The un-RSG-Pittsburgh 2004
Dave Tutelman -- April
For a while there, it looked like it wouldn't happen at all.
RSG-Pittsburgh, I mean. Mark Georg is going to Scotland, and couldn't
swing organizing an RSG-Pitt just two weeks before "The Big Trip".
(Besides, he had to "open his deck", whatever that means. I think it
has something to do with a card game.)
But Fred Stluka said he'd be there if anybody wanted to join him. I
said if he was driving out, I'd be happy to share a ride. And, before
we knew it, Thor (who -- don't tell Mark -- is also going to Scotland)
stepped into the breach. He reserved the Butler House for three days,
and made all the necessary and appropriate tee times. And, except for
the smaller than usual turnout, a great RSG-Pittsburgh was had by all.
While Thor was making the arrangements, he arranged for great weather
as well. It got well into the 70s, with bright sunshine abundant every
day. The courses were in generally good shape, though there were some
wet and soft spots to be dealt with. (Unfortunately, the entire Gold
nine at Lindenwood fit that description, so it was closed. We had to
play Red-Blue twice. A fate worse than death? Not really. Any nine at
Lindenwood is a great experience.)
wound up with six golfers for all rounds, and cameo appearances from
Mark Georg (the morning round at Lindenwood) and Ken Learman
(Cedarbrook). The core group consisted of Thor, Fred, Mr.JFB (John
Balogh), Terry Easton, Gary Hayenga, and me. We stayed at Butler
House, the bed-and-breakfast on the Butlers golf course (see picture).
It has five bedrooms and sleeps eight, so the six of us were very
comfortable. As usual, the "breakfast" part of B&B was more
do-it-yourself than advertised. The restaurant at
Butlers (the Rock Run Inn), has a schedule that is casual at best. They
were only open
once at a time consistent with our tee times. That was Sunday, and they
were actually serving breakfast at 7:15am; what a concept! Fortunately,
Terry had arrived early and gone grocery shopping. By the time the rest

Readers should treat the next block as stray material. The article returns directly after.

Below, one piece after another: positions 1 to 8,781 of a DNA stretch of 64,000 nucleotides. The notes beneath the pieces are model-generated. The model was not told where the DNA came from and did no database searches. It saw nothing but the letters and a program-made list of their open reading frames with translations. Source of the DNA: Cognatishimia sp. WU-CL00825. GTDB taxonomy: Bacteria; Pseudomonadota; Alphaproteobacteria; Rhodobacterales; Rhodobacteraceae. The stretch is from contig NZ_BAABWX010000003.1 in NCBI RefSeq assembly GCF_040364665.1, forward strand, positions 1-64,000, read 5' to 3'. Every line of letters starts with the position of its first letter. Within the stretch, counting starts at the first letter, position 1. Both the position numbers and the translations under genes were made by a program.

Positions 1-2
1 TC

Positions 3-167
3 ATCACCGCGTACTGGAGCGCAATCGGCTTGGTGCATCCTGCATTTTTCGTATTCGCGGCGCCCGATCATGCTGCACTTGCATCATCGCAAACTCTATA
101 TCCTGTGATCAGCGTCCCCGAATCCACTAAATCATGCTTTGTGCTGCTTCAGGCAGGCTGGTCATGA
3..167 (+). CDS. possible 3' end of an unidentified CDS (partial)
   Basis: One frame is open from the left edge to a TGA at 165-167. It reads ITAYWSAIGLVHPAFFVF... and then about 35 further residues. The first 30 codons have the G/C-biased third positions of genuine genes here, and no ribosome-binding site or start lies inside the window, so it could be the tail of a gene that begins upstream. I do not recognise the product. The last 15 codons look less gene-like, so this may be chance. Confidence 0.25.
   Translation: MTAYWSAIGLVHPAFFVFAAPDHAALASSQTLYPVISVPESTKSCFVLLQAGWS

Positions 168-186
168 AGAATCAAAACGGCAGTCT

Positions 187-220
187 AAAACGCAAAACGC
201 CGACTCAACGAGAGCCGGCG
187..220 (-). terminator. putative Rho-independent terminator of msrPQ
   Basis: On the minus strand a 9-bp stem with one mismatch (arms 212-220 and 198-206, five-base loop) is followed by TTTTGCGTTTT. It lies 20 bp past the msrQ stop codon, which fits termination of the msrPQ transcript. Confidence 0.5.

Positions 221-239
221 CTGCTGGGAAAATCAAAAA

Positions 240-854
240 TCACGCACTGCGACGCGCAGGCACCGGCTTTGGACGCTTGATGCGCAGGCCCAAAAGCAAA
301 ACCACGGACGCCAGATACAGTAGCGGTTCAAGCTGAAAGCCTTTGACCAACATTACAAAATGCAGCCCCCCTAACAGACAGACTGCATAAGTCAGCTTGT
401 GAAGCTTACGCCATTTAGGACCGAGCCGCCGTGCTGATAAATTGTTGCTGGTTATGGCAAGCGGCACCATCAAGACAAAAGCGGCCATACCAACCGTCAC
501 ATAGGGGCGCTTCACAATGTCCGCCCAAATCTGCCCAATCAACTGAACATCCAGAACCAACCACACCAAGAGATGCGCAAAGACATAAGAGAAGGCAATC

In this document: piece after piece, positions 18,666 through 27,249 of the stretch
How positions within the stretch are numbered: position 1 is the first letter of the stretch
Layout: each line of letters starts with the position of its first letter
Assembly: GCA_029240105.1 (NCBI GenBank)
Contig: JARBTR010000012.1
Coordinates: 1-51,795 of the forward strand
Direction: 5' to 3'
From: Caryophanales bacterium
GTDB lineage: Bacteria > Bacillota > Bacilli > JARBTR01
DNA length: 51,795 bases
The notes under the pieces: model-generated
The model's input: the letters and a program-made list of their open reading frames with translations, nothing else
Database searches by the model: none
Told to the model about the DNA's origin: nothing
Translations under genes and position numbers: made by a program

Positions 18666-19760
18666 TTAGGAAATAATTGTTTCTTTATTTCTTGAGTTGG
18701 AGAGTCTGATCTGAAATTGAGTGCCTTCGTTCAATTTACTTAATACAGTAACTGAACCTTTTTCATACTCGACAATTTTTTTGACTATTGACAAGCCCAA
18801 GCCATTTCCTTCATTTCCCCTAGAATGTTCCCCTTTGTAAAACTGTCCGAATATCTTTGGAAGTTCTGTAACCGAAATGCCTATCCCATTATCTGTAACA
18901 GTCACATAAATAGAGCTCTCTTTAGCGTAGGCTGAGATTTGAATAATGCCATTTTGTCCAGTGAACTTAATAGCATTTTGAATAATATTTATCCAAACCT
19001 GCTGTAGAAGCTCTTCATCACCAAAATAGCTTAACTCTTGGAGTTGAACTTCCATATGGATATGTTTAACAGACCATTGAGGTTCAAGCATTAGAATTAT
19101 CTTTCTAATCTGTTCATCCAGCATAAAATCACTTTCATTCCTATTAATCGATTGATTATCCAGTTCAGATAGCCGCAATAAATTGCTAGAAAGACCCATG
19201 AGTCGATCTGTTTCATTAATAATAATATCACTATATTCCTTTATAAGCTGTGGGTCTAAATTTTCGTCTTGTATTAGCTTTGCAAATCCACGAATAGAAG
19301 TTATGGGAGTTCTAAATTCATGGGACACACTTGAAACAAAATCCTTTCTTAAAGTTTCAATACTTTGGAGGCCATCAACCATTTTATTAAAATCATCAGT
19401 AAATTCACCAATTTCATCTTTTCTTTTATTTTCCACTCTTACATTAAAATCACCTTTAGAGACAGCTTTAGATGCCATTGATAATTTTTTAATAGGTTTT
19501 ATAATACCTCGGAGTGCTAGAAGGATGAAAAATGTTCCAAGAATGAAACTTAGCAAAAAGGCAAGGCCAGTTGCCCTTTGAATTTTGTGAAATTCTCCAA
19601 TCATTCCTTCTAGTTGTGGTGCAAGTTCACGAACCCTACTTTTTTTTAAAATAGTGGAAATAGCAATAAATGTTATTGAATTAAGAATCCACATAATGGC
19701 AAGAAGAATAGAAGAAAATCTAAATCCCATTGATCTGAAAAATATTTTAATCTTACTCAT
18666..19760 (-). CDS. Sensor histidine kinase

of us arrived, the refrigerator contained the makings for our own
Friday - Lindenwood
We rendezvoused Friday morning at Lindenwood, the course that is the
main reason we drive all those miles to get to Pittsburgh. Mark was
there; he joined us for the morning round, but couldn't stick around
for the afternoon. I was glad I got to play with him; I missed out in
Ohio last year.
As noted, we played the Red-Blue combination both morning and
afternoon. I suppose familiarity was one of the reasons I scored five
strokes better in the afternoon round. A few memorable moments:
- The marshal stopped to chat with us on the seventh tee. We told
him to tell the group in front of us -- Thor's group -- to step it up,
we were tired of waiting for them. After all:
- There were only three of them, and four of us. They should be
able to go faster.
- They were walking. Maybe they should get carts so they can go
faster. (Never mind that we were walking too.)
- The marshal mentioned that one of the guys was playing with
both knees taped. (That would be Terry.) I suggested it was to keep
- Fred and I almost
got the ball to the green over the pond on seven. In both cases, we
splashed just inches from dry land. I hit my next ball from the drop
area. But Fred's reaction was, "I can do this." He couldn't, at least
not that time. We both wound up with big numbers on the hole.
- The Lindenwood bunker-raking mob (I was about to say "team",
but "mob" is more accurate), seemed to be keeping pace with us for
holes. It reached a peak at the seventeenth, where they roared up in
their tractors while we were on the tee, and camped in front and a bit
left of the green. They were clearly in harm's way, and wore no
protective gear, no helmets, nothing. My subconscious reaction was to
avoid them; I bailed to the right, away from them. JFB's reaction was
the opposite; the mob seemed to attract his ball, which bounced hard
off a tree above them and almost hit one of them.
- Fred was truly "the arboreal golfer" for several holes. Most
notable was the sixth, a par-5 through the woods, around a bend, and up
the hill. In the afternoon round, he rattled no fewer than four balls
the trees, three of which were never seen again.
- Number 14 is a long par-5, but the dogleg and the downhill
make it nearly reachable for the biggest hitters. I managed to cut the
dogleg by a little in the morning. Emboldened, I went straight for the
trap in the afternoon -- and cleared it; almost got to the fairway, and
had a good lie and a clear second shot. But that great drive was puny
compared with Thor's mighty blast. He tried the same line, and his ball
waved to mine as it passed overhead. He easily made the middle of the
fairway, well beyond the dogleg. Then he told us that he cut it by even